Irem Software Engineering revealed that it has no intact source code from the 1980s, but still maintain ROMs for almost all of their games. Irem expressed concern that the hardware that helps maintain these ROMs will soon break down, fearing the parts and human engineering used to maintain them will soon be obsolete.

Taito revealed that some of the promotional materials associated with its games have been lost. It did reveal that it protects its game media based on internal policies and ISO standards. In certain cases Taito has transferred old console game data to reliable and secure media, while preserving hardware, ROMs and printed circuit boards for its arcade games. Taito considers the release of many of its older games on mobile platforms and console compilations such as "Taito Legends" to be an important form of protection.

Digital Leisure revealed that the original source code for Dragon's Lair and Mad Dog McCree was either lost or could not be accessed due to the media it was stored on. Digital Leisure would end up working with outside personnel and fans to re-create an authentic arcade version of these games for new platform re-releases. Digital Leisure also expressed their frustrations of being unable to acquire the rights to re-release older laserdisc games to new platforms, due to the fact that the original source material for certain laserdisc games no longer exists.

Throwback Entertainment disclosed its "logistical nightmare" of managing the acquisition of 280 different game titles they acquired from an auction of Acclaim Entertainment properties. Throwback's plan is to build a data center utilizing computers, networking systems and external drives acquired through eBay auctions to rescue source code. This source code had accumulated over a 25-year period at the now defunct Acclaim Entertainment offices formerly based in Glen Cove, New York.

Keith Robinson of Intellivision Productions recalls saving Intellivision source code. Mattel, its former corporate parent, had auctioned off 8-inch floppy disk drives that were essential in reading Intellivision game source code saved on floppy disks. Robinson would be forced to track down the company that had purchased the drives from Mattel at auction, and then call the drive manufacturer to obtain a correct jumper setting to get the drives functional once again.

The Intellivision game source code was finally transferred from floppy disk to a new storage format -- essentially rescued from obsolescence. A compilation of these games was recently released for the Nintendo DS in October of 2010, and can also be downloaded on the iPhone, iPad, and Microsoft's Game Room.

Console manufacturers Microsoft, Nintendo and Sony also shared their insights on game preservation.

Microsoft maintains special departments that are responsible for storing all gaming material in onsite and offsite locations. Microsoft currently has plans to transfer games made prior to the year 2000 from older media to new reliable storage platforms as part of its BCDR (Business Continuity and Disaster Recovery) program.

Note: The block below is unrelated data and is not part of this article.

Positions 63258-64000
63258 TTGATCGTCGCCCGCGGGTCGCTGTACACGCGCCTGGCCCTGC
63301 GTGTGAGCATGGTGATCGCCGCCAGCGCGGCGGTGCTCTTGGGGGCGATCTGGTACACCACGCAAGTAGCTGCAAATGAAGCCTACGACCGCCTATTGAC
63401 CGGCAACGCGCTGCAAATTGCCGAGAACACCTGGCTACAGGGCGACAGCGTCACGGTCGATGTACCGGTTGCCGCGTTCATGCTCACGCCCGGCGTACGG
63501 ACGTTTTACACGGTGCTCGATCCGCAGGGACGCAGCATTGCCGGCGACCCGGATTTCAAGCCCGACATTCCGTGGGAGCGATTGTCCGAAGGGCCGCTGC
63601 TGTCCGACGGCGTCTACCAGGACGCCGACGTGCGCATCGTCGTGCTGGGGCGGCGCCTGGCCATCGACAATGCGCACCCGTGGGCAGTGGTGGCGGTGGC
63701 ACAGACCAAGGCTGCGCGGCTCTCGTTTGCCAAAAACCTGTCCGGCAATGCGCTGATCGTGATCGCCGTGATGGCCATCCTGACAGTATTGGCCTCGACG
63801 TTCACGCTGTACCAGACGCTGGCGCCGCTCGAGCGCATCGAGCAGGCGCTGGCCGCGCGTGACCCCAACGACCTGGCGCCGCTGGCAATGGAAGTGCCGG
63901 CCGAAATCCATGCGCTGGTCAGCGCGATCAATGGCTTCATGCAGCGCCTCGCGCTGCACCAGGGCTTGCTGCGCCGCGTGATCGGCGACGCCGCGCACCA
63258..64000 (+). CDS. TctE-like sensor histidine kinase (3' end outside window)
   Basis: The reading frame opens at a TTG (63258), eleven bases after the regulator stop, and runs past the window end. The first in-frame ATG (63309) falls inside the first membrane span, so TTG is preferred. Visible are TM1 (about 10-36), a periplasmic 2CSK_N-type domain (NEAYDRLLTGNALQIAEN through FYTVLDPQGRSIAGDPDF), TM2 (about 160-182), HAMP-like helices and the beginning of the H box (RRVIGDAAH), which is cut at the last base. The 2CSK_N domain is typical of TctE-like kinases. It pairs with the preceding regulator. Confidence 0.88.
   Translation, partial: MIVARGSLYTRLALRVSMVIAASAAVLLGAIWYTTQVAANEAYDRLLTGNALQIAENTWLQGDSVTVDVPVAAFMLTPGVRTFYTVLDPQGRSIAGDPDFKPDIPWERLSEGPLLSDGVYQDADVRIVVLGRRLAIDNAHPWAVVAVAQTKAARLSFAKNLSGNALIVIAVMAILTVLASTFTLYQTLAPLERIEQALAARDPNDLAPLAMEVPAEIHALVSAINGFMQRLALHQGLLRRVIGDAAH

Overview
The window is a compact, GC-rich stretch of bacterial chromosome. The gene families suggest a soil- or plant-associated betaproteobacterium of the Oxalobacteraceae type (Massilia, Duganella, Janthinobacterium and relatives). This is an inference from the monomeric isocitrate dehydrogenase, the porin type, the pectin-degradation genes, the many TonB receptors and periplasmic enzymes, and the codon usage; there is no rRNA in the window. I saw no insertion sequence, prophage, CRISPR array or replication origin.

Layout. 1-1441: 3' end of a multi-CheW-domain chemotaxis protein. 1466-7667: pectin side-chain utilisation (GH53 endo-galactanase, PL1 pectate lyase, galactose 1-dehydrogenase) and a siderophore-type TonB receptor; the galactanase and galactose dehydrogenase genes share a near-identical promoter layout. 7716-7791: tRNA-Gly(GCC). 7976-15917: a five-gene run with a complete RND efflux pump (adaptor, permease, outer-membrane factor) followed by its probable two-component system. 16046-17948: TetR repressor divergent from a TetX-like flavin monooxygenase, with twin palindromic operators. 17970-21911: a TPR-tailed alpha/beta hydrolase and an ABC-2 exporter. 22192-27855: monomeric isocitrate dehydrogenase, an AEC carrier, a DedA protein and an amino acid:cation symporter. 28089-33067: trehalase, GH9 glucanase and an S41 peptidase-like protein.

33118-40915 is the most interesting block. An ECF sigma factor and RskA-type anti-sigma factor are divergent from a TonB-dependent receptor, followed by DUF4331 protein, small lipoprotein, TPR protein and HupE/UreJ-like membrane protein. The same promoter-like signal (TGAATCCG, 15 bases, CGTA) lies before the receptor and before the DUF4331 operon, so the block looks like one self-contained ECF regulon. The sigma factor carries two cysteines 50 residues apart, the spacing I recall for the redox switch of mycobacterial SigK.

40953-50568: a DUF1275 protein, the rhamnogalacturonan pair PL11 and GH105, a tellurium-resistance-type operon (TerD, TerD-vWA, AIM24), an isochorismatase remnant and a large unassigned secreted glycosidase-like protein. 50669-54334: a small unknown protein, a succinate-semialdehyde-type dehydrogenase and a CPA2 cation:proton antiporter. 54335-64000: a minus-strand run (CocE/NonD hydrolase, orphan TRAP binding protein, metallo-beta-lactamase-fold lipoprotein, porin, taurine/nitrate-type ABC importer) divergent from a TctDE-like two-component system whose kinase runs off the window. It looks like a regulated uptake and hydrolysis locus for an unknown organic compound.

Nintendo highlighted its series of "Iwata Asks" features found on its website, and how original game design documents have inspired Nintendo designers throughout the years.

One "Iwata Asks" interview highlights how original NES design documents created in 1985 for The Legend of Zelda are continuously used as specification reference when Nintendo develops new installments in the Zelda series. Nintendo also highlighted the importance of its Wii Virtual Console service in preserving and reintroducing older game titles to new audiences.

Sony Computer Entertainment of America discussed the importance of the PlayStation Network and Home Arcade and how they're "extending the lifecycle" of older games. Sony disclosed that archiving externally developed titles "varied depending on contracts" as well as regions. Sony revealed the challenges that exist concerning the recovery of source code that requires specific obsolescent or unavailable hardware. According to Sony, BIOS expiration or revisions may pose significant problems with long-term storage of PC hardware and development tools.

Some companies that we approached for this article were understandably not willing to come forth to discuss the subject of video game preservation. Some cited company policy in discussing development matters, while some had no video game artifacts at all.

One such company contacted was an electronics manufacturer that once previously produced video game consoles and software. The company conducted a search for all available video game artifacts in its overseas corporate archive for the purpose of this article.

A stunning reply was given: no video game material such as hardware, software, or source code could be found in its official corporate archive. The company would eventually decline to participate in this article entirely, but did promise to further investigate why its historic video game legacy could not be found in its own internal archive.

Sadly, the tragic fact remains that a lot of video game artifacts were either dumped in trash bins, or abandoned altogether.

Stories of development teams arriving at their offices to find the front doors locked and their employer bankrupt are not at all uncommon. Depending on the organization of a developer or publisher, the management may not comprehend what is contained on storage media, or within filing cabinets, binders, and desk drawers when employees are let go. What does a video game company do with its game design material when its offices are closed or sold to another company?